Most impressive win: The 1947 team needed a victory over the Chicago Bears in the final regular-season game to win the Western Division title. The Cardinals picked off Bears quarterback Sid Luckman four times in the 30-21 victory, but the offense might have provided the most important contribution. Christman's touchdown pass to Dimancheff on the first play of the game set a winning tone for the Cardinals. Dimancheff had missed every practice during the week while tending to his expectant wife, preventing him from practicing a play Conzelman was eager to run. No matter. The Cardinals isolated Dimancheff against Bears linebacker Mike Holovak, a speed mismatch Dimancheff used to his advantage.

Free-spending Cardinals: The team landed Trippi before the season with a four-year contract worth a then-staggering $100,000. Trippi had been a Maxwell Award winner and Rose Bowl MVP at the University of Georgia, which retired his No. 62 jersey after a college career that later landed Trippi a spot on ESPN's list of 25 greatest college players. The move helped put the Cardinals over the top in 1947. Trippi ranked second on the team that season with 641 yards from scrimmage.

Honorable mention

2008: The Cardinals came within a defensive stop of winning the Super Bowl against Pittsburgh after Kurt Warner found Larry Fitzgerald for the go-ahead touchdown pass late in the game. This team delighted in disproving skeptics and redefining an organization known for decades of futility.

1948: A defeat in the championship game prevented this Cardinals team from challenging and probably overtaking the 1947 team as the best in team history. The 1948 team went 11-1 during the regular season as Trippi became a bigger threat.

1975: Coach Don Coryell produced an 11-3 record thanks to an offense featuring Pro Bowl players in quarterback Jim Hart, receiver Mel Gray, running back Terry Metcalf, fullback Jim Otis and offensive linemen Dan Dierdorf and Conrad Dobler.

Best of the rest: Undrafted stars

March, 17, 2010
The Rams haven't always drafted well, as noted, but few teams have un-drafted better.

Former Rams Kurt Warner and Dick "Night Train" Lane took the top two spots in Gil Brandt's ranking of the 75 best undrafted players in NFL history.

The chart breaks out the 12 players on Brandt's list from current NFC West teams (showing only players discovered by those teams; Jim Zorn, for instance, made the list but was initially with Dallas). I've added a comment for each player.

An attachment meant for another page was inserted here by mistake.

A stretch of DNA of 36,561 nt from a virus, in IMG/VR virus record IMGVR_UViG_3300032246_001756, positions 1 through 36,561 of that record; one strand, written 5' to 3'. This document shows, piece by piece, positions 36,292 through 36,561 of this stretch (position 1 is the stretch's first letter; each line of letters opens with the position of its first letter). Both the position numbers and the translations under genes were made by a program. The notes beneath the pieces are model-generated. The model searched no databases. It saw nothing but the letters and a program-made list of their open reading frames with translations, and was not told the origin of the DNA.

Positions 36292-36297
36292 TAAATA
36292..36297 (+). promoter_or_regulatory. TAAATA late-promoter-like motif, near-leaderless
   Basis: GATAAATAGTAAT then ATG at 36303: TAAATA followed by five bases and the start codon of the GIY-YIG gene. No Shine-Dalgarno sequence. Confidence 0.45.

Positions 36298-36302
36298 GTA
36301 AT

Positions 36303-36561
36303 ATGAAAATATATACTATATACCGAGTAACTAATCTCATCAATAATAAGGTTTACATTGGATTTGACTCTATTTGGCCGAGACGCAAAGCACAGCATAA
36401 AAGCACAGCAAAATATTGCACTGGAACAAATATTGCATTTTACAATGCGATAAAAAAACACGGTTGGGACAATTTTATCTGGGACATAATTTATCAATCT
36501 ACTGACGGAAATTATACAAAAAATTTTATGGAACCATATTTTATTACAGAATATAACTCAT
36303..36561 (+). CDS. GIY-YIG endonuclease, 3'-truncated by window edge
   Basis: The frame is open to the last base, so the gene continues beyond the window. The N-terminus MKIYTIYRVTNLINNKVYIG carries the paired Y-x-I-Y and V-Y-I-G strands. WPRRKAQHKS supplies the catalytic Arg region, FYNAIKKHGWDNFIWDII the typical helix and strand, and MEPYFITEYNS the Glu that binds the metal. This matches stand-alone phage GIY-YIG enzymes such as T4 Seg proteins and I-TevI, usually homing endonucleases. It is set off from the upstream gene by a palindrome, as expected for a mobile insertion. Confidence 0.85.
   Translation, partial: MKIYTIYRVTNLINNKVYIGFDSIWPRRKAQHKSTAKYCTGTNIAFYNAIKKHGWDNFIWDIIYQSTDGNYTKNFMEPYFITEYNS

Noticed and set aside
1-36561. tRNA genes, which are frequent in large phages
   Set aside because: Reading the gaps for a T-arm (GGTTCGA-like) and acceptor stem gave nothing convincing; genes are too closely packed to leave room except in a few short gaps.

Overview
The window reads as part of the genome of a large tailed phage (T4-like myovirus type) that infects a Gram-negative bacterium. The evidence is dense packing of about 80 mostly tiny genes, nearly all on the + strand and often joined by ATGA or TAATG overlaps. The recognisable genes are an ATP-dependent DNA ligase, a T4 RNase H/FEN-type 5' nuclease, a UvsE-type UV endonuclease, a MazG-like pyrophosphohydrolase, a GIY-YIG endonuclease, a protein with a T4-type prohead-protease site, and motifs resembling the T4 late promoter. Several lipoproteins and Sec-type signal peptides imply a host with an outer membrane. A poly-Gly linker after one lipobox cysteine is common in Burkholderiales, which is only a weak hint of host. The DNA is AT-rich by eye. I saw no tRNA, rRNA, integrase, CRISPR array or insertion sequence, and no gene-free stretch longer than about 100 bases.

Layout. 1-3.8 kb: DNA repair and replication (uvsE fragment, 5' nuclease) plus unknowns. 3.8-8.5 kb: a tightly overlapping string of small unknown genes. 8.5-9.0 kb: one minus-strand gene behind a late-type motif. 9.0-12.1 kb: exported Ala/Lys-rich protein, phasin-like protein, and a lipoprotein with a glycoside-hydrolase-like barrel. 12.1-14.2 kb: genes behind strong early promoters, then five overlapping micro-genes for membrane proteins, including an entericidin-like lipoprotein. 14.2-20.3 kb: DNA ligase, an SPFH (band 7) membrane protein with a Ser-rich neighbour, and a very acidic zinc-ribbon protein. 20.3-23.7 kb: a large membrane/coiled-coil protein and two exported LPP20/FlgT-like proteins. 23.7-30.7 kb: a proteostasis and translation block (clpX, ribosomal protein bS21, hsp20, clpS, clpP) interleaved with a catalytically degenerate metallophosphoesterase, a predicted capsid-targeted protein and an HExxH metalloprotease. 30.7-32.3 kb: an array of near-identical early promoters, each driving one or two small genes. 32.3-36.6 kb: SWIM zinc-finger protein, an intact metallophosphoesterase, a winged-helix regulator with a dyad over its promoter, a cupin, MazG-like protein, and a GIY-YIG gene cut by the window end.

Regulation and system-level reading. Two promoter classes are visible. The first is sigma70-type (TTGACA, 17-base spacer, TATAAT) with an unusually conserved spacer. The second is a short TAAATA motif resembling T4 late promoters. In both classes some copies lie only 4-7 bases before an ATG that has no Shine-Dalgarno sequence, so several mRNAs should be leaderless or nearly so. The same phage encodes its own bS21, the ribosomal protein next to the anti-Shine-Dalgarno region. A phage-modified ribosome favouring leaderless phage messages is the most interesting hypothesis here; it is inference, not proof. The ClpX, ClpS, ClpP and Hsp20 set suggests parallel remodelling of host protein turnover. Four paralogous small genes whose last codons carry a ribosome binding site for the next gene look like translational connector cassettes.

Anyone else deserving?

Around the NFC West: 49ers distracted?

December, 28, 2008

Posted by's Mike Sando

Matt Maiocco of the Santa Rosa Press-Democrat questions the 49ers' focus heading into their final regular-season game.  Mike Singletary's future has commanded plenty of attention. More here.

Gwen Knapp of the San Francisco Chronicle celebrates Joe Starkey's career as radio voice of the 49ers. Starkey gave up a stable job to pursue his announcing dreams. Now he's walking away on his own terms, albeit wistfully.

John Crumpacker of the San Francisco Chronicle says the 49ers' simplified approach to defense has led to significant improvement under Singletary.

Matt Barrows of the Sacramento Bee thinks the 49ers owe their good health in part to former coach Mike Nolan, who reorganized the team's strength and conditioning program.

Daniel Brown of the San Jose Mercury News says Singletary wants more from the 49ers' pass rush.

Bob McManaman of the Arizona Republic puts the Cardinals' current efforts in context. He checks in with current and former Cardinals, from Jim Hart to Vince Tobin to Kurt Warner.

Carrie Waters of the Arizona Republic profiles Cardinals president Michael Bidwill, who ties team success to the construction of a new stadium.

Darren Urban of wonders if the Seahawks can bring out the best in the Cardinals' passing game. Warner put up big numbers in Seattle last month. Also, Cardinals receiver Anquan Boldin says it is "vitally important" for him to enter the playoffs healthy.

Mike Tulumello of the East Valley Tribune says the Cardinals have nothing but credibility at stake against Seattle.

Jim Thomas of the St. Louis Post-Dispatch says Rams players have signed a petition supporting Jim Haslett as head coach beyond this season. Said one player: "They don't pay us to make decisions on head coaches. But it's good for [Haslett] to know that we've got his back. All 53 players may not agree with it, but I think the vast majority wants this to happen."

Also from Thomas: He profiles new Rams general manager Billy Devaney, a former luggage loader at the airport in Newark.

More from Thomas, with Bill Coats: A Rams notebook with Torry Holt's thoughts on Marshall Faulk as a possible NFL coach.

Jose Romero of the Seattle Times says a Seahawks victory might send a competitive message about the division race next season.

Frank Hughes of the Tacoma News Tribune looks at Mike Holmgren's options once the Seahawks' season ends. Sleeping in is one of them.